Trilobites meaning “three lobes” are a well-known fossil group of extinct marine arthropods that form the class Trilobita. The first appearance of trilobites in the fossil record defines the base of the Atdabanian stage of the Early Cambrian period (526 million years ago), and they flourished throughout the lower Paleozoic era before beginning a drawn-out decline to extinction when, during the Devonian, all trilobite orders, with the sole exception of Proetida, died out. Trilobites finally disappeared in the mass extinction at the end of the Permian about 250 million years ago.
When trilobites first appeared in the fossil record they were already highly diverse and geographically dispersed. Because trilobites had wide diversity and an easily fossilized exoskeleton an extensive fossil record was left, with some 17,000 known species spanning Paleozoic time. The study of these fossils has facilitated important contributions to biostratigraphy, paleontology, evolutionary biology and plate tectonics. Trilobites are often placed within the arthropod subphylum Schizoramia within the superclass Arachnomorpha (equivalent to the Arachnata), although several alternative taxonomies are found in the literature.
Trilobites had many life styles; some moved over the sea-bed as predators, scavengers or filter feeders and some swam, feeding on plankton. Most life styles expected of modern marine arthropods are seen in trilobites, with the possible exception of parasitism (where there is still scientific debate). Some trilobites (particularly the family Olenidae) are even thought to have evolved a symbiotic relationship with sulfur-eating bacteria from which they derived food.
The study of Paleozoic trilobites in the Welsh-English borders by Niles Eldredge was fundamental in formulating and testing punctuated equilibrium as a mechanism of evolution.
Identification of the ‘Atlantic’ and ‘Pacific’ trilobite faunas in North America and Europe implied the closure of the Iapetus Ocean (producing the Iapetus suture), thus providing important supporting evidence for the theory of continental drift.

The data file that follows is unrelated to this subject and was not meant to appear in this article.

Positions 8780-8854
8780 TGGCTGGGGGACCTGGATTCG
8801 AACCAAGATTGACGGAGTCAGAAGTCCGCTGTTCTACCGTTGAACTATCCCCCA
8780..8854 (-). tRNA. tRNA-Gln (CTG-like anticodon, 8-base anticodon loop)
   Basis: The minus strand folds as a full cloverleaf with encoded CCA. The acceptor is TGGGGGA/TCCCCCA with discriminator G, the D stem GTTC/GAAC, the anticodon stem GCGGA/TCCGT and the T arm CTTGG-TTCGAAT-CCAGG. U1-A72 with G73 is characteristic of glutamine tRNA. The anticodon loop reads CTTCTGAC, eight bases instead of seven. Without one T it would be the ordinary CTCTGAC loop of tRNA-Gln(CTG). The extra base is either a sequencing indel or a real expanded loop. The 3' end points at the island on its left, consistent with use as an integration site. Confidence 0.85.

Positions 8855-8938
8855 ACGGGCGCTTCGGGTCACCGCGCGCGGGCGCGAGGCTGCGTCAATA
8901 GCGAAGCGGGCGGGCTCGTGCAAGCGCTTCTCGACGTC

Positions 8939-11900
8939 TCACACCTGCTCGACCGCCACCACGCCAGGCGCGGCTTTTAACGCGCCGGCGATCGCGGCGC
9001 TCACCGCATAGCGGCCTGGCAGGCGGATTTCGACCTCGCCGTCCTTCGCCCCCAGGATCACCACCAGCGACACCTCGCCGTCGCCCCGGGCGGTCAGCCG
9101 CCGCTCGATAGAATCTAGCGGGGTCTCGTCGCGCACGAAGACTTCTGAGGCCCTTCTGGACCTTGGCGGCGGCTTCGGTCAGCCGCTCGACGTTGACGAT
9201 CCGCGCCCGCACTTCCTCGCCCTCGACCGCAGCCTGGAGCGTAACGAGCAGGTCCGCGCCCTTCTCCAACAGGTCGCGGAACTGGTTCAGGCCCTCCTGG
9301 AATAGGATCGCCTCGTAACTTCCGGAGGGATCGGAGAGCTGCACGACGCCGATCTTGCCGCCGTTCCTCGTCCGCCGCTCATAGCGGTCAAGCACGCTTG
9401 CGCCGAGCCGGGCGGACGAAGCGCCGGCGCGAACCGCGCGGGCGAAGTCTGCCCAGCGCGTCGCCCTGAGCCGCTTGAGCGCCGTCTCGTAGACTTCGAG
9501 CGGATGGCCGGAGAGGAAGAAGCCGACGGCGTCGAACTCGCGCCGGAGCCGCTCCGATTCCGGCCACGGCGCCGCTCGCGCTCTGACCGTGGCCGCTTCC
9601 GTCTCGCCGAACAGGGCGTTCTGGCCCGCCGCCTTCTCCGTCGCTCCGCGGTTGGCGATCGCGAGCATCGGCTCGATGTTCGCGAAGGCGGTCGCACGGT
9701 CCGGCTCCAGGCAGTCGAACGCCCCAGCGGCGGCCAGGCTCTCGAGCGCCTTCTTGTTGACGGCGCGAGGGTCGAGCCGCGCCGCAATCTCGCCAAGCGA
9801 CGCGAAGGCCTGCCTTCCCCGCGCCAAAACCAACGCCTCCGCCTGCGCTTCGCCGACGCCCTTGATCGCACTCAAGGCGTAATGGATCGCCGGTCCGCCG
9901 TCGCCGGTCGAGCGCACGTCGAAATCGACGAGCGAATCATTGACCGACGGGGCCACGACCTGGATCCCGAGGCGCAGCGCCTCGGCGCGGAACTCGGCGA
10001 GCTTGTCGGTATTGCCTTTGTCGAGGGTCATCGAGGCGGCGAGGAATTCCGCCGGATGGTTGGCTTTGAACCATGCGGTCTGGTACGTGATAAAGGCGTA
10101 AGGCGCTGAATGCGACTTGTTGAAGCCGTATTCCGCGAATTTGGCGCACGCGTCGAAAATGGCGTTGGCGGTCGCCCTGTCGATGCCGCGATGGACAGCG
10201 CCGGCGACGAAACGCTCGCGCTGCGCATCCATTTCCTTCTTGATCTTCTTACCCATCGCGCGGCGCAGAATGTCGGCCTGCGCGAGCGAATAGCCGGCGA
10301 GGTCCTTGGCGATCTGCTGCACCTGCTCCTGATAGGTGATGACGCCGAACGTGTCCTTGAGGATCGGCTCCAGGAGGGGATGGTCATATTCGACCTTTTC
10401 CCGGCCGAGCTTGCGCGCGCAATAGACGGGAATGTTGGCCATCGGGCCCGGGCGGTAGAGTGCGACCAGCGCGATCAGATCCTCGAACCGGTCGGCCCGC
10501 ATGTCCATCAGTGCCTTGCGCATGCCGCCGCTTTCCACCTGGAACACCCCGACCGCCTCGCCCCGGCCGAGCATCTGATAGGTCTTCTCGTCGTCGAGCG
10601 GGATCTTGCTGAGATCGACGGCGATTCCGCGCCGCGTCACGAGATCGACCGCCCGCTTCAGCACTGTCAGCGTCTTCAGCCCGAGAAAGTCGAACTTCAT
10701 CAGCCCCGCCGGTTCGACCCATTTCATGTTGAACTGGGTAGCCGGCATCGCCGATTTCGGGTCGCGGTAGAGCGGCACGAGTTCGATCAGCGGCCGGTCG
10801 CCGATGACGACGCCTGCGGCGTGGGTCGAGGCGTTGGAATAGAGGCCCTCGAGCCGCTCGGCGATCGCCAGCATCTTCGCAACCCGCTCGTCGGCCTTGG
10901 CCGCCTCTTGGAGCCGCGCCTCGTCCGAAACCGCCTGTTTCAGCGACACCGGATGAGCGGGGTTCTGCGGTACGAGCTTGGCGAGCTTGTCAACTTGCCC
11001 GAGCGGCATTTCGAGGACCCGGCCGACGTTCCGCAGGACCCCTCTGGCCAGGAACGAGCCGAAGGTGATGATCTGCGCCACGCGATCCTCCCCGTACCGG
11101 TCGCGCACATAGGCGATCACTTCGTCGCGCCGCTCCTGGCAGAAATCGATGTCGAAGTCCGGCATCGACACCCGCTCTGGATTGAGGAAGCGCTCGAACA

Trilobites have been important in estimating the rate of speciation during the period known as the Cambrian Explosion because they are the most diverse group of metazoans known from the fossil record of the early Cambrian.
Trilobites are excellent stratigraphic markers of the Cambrian period: researchers who find trilobites with alimentary prosopon, and a micropygium, have found Early Cambrian strata. Most of the Cambrian stratigraphy is based on the use of trilobite marker fossils.
Trilobites are the state fossils of Ohio (Isotelus), Wisconsin (Calymene celebra) and Pennsylvania (Phacops rana).
Until the early 1900s, the Ute Indians of Utah wore trilobites, which they called pachavee (little water bug), as amulets. A hole was bored in the head and the fossil was worn on a string.
The earliest trilobites known from the fossil record are fallotaspids (order Redlichiida, suborder Olenellina, superfamily Fallotaspidoidea) and bigotinids (order Ptychopariida, superfamily Ellipsocephaloidea) dated to some 540 to 520 million years ago.Contenders for the earliest trilobites include Profallotaspis jakutensis (Siberia), Fritzaspis sp. (western USA), Hupetina antiqua (Morocco) and Serrania gordaensis (Spain). All trilobites are thought to have originated in present day Siberia, with subsequent distribution and radiation from this location.
Fallotaspids lack facial sutures, that is to say fallotaspids are thought to pre-date facial sutures (as opposed to a group that secondarily lost facial sutures). Fallotaspids are strongly suggested to be the ancestral trilobite stock: absence of facial sutures; apparently un-calcified protaspid stages and fallotaspids underlying (pre-dating) or co-existing with all other trilobite occurrences. However, recent developments suggest the picture is more complicated, and likely to change as more information comes to light.
The Origins of Trilobites
Early trilobites show all of the features of the trilobite group as a whole; there do not seem to be any transitional or ancestral forms showing or combining the features of trilobites with other groups (e.g. early arthropods). Morphological similarities between trilobites and early arthropod-like creatures such as Spriggina, Parvancorina, and other “trilobitomorphs” of the Ediacaran period of the Precambrian are ambiguous enough to make detailed analysis of their ancestry far from compelling. Morphological similarities between early trilobites and other Cambrian arthropods (e.g. the Burgess Shale fauna and the Maotianshan shales fauna) make analysis of ancestral relationships difficult. However, it is still reasonable to assume that the trilobites share a common ancestor with other arthropods prior to the Ediacaran-Cambrian boundary. Evidence suggests significant diversification had already occurred prior to the preservation of trilobites in the fossil record, easily allowing for the “sudden” appearance of diverse trilobite groups with complex, derived characteristics (e.g. eyes).